Kojo looks back on the local impact of Dick Gregory, the legendary comedian and civil rights activist who adopted Washington as his home town.
In the 1990s, the town of Clarkston, Georgia became an unlikely refugee resettlement center. As scores of families from the world’s war zones descended on the town, one new arrival decided to create a youth soccer team to unite refugee children. Join Kojo as we hear the story of that team — dubbed the “Fugees” by its members — and how its members adapted to life in the U.S.
- Warren St. John Author, "Outcasts United: A Refugee Team, an American Town" (Spiegel & Grau); Reporter, The New York Times
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Yellowish-brown water is affecting areas near the primary filtration plant on the Potomac in western Montgomery County. Since Aug. 8, the Washington Suburban Sanitary Commission has received hundreds of complaints, but authorities insist the water is safe to drink.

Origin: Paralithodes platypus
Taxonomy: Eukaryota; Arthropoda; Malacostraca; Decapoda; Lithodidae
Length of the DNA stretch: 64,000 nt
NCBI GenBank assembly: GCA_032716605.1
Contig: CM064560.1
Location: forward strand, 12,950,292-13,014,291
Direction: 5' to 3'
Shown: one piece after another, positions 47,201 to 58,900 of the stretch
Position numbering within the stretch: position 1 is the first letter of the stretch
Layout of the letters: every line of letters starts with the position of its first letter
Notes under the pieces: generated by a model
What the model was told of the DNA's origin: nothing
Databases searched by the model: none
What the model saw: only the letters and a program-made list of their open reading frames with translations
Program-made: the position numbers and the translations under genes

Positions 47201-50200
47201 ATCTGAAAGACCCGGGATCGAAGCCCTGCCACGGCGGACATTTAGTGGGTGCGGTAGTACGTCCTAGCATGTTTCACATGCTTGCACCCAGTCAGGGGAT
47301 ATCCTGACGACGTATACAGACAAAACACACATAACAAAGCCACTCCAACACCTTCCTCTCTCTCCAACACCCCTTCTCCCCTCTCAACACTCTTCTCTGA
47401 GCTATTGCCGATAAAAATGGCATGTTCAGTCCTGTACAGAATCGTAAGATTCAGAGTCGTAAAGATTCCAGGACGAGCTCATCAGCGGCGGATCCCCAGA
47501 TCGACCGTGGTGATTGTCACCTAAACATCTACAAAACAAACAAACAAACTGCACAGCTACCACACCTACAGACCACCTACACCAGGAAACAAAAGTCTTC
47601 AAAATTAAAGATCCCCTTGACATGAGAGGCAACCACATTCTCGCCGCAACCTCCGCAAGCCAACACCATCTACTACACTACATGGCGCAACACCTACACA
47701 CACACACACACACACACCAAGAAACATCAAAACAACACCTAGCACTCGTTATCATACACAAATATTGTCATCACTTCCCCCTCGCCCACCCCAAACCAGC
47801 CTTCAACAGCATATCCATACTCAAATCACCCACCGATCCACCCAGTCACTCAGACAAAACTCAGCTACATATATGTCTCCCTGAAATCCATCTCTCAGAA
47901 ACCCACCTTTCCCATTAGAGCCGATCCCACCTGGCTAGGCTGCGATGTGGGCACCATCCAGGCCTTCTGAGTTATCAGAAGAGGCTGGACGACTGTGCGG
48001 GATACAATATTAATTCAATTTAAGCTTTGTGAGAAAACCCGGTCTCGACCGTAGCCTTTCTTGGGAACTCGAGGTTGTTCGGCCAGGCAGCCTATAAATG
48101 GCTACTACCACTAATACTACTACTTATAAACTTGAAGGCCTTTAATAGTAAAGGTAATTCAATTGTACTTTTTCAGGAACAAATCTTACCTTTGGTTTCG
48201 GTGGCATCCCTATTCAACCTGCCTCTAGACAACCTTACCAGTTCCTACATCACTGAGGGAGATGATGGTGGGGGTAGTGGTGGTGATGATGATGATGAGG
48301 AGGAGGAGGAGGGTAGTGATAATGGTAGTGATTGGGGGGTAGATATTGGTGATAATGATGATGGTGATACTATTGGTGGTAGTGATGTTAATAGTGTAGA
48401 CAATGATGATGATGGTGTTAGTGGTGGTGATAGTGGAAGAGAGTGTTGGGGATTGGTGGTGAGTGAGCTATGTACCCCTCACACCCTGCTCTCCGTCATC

Leaders in our region grapple with the debate around Confederate symbols after Charlottesville. We speak to D.C. Councilmember David Grosso (At-large, I), chair of the Education Committee and U.S. Rep. Tom Garrett (R-Va.)
The violent protests in Charlottesville, Virginia over the weekend have heightened the debate over America's troubled history with race. We want to talk about it with you.